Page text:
Monday, March 08, 2010

Windows Licensing in a Unix, Linux, Apple Mac, Java and Web World

Caution: I only play a Microsoft licensing expert on TV. However, I do have 6 years of experience in this area both working on Windows licensing and answering licensing questions while I worked at Microsoft.

Last week, during the RSA Conference, I had the opportunity to meet many customers and partners – always one of the most favorite parts of my job. One pleasant dinner at the Town Hall restaurant in San Francisco was memorable in what our customer had been told his Microsoft licensing requirements would be if he integrated his Unix and Linux systems with Windows and Active Directory. So, rather than pull all the relevant information together in an email I figured I write a blog post explaining the licensing, with references, and send him a link to this blog article. Perhaps someone else will benefit from this, too. Now, on to the questions:
Q: Do you need to purchase Windows client access licenses (CALs) for the Unix, Linux or Mac systems you are integrating with Windows and Active Directory?

A: Generally, no. I say generally because when you set up your Windows servers during installation you get asked if you want to set up your server for device-based CALs or user-based CALs. Nearly every customer I have worked with sets up their servers for user-based CALs. If you use user-based CALs then you do not need to purchase any additional CALs for the Unix, Linux or Mac systems that you integrate with Active Directory. The text directly below is cut-and-paste from this page on Windows Server 2008 R2 Client Licensing. Clearly, “Windows CAL for every named user accessing your servers from any device” is the way to go. (Licensing for previous versions of Windows Server are identical.)
Device-based or User-based Windows Client Access Licenses
There are two types of Windows Client Access Licenses from which to choose: device-based or user-based, also known as Windows Device CALs or Windows User CALs. This means you can choose to acquire a Windows CAL for every device (used by any user) accessing your servers, or you can choose to acquire a Windows CAL for every named user accessing your servers (from any device).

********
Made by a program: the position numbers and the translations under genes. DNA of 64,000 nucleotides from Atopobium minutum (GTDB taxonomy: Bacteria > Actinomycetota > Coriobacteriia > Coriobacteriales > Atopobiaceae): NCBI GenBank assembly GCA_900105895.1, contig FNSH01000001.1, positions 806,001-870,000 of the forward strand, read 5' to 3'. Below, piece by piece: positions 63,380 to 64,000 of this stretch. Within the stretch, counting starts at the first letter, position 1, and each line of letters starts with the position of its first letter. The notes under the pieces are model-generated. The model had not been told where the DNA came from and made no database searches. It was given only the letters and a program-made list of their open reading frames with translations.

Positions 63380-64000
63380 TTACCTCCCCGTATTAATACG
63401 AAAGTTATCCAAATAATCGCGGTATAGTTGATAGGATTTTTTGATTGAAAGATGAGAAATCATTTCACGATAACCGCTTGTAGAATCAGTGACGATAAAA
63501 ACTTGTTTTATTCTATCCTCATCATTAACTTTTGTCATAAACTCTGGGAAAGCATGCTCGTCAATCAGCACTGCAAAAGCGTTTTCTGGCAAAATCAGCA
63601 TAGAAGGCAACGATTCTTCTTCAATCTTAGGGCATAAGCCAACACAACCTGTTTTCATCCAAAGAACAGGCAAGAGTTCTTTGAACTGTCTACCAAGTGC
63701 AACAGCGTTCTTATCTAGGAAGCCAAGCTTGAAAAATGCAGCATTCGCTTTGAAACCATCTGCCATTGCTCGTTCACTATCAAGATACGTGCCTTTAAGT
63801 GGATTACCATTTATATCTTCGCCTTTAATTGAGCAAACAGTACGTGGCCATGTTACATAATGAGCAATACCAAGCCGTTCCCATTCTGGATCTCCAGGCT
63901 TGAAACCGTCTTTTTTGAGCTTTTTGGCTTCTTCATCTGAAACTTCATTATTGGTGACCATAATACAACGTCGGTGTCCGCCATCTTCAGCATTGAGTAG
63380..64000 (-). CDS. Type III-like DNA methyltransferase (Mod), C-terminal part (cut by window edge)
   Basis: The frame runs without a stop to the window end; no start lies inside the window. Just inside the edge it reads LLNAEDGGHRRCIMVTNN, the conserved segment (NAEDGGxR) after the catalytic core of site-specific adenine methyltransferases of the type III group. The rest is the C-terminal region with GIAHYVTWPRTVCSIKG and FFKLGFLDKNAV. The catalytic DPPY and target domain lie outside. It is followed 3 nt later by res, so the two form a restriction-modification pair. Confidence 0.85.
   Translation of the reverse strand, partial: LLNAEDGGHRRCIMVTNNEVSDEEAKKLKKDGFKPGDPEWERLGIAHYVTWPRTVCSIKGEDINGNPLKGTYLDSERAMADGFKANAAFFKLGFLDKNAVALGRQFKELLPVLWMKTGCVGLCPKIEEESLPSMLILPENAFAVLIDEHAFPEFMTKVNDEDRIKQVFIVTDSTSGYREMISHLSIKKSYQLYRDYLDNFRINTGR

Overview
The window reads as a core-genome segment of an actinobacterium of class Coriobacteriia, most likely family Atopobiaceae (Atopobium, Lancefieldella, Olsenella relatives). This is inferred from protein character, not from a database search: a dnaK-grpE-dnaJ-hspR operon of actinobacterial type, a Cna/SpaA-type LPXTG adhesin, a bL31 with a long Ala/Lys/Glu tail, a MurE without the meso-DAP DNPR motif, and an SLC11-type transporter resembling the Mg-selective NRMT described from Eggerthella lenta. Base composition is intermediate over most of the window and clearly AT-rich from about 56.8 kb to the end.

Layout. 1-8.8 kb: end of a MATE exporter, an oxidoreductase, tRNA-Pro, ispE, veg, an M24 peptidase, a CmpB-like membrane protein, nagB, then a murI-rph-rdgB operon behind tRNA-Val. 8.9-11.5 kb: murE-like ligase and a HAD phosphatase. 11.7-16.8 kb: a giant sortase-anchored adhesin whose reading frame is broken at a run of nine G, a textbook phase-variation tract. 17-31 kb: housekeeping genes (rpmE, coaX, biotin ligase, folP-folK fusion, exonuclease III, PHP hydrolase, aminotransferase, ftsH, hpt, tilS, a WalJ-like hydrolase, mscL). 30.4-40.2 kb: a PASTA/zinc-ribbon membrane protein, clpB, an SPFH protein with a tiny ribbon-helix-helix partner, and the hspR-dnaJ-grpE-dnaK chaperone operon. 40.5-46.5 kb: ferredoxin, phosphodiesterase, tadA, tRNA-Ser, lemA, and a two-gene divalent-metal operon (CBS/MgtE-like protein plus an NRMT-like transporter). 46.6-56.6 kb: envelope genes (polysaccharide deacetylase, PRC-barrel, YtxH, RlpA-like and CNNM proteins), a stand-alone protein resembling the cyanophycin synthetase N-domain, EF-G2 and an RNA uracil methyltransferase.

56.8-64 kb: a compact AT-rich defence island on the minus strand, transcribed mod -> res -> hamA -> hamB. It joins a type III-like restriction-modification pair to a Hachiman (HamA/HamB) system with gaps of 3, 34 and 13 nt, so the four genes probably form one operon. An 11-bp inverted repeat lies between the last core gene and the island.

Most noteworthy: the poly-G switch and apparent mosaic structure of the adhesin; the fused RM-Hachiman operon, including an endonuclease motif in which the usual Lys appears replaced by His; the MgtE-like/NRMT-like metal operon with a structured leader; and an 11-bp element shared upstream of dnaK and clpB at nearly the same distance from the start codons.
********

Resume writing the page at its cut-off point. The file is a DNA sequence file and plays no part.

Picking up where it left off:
The option to choose between the two types of Windows CALs offers you the flexibility to use the licensing that best suits the needs of your organization. For example:
  • Windows Device CALs might make most economic and administrative sense for an organization with multiple users for one device, such as shift workers.
  • Whereas, Windows User CALs might make most sense for an organization with many employees who need access to the corporate network from unknown devices (for example, when traveling) and/or an organization with employees who access the network from multiple devices.
Q: My customers and suppliers are authenticating to Active Directory via a web service (Java, .Net, SAML, ADFS, etc.). I have insertyournumberhere of customers and suppliers who will be using this web service. Do I need a Windows CAL for each person who uses this web service or web application?

A: No. You must have a Windows CAL for anyone who could be reasonably classified as an employee, temporary worker or a contractor. However, for customers, suppliers or others who are “at arms-length” you do not need a Windows CAL. Again, the text below is pulled from the same page on Windows Server 2008 R2 Client Licensing. The relevant text is contained in the 3rd bullet below which discusses “external users” and the Windows Server 2008 External Connector license. The External Connector license costs $1,999 per server but this is far cheaper than purchasing Windows CALs for a large number of external users.
Client Access Licensing Requirements
Every user or device that accesses or uses the Windows Server 2008 or Windows Server 2008 R2 server software requires the purchase of a Windows Server 2008 Client Access License (Windows Server CAL) except under the following circumstances:
  • If access to the instances of server software is only through the Internet without being authenticated or otherwise individually identified by the server software or through any other means
  • If access is to Windows Web Server 2008 or Windows Web Server 2008 R2
  • If external users are accessing the instances of server software and you have acquired a Windows Server 2008 External Connector license for each server being accessed
  • For up to two devices or users to access your instances of the server software only to administer those instances
  • If you are using Windows Server 2008 R2 solely as a virtualization host (you will still require CALs for your appropriate WS edition running in the virtual machine(s) )
It pays to be educated about these lesser known Windows licensing details – you could save yourself a ton of money and aggravation.

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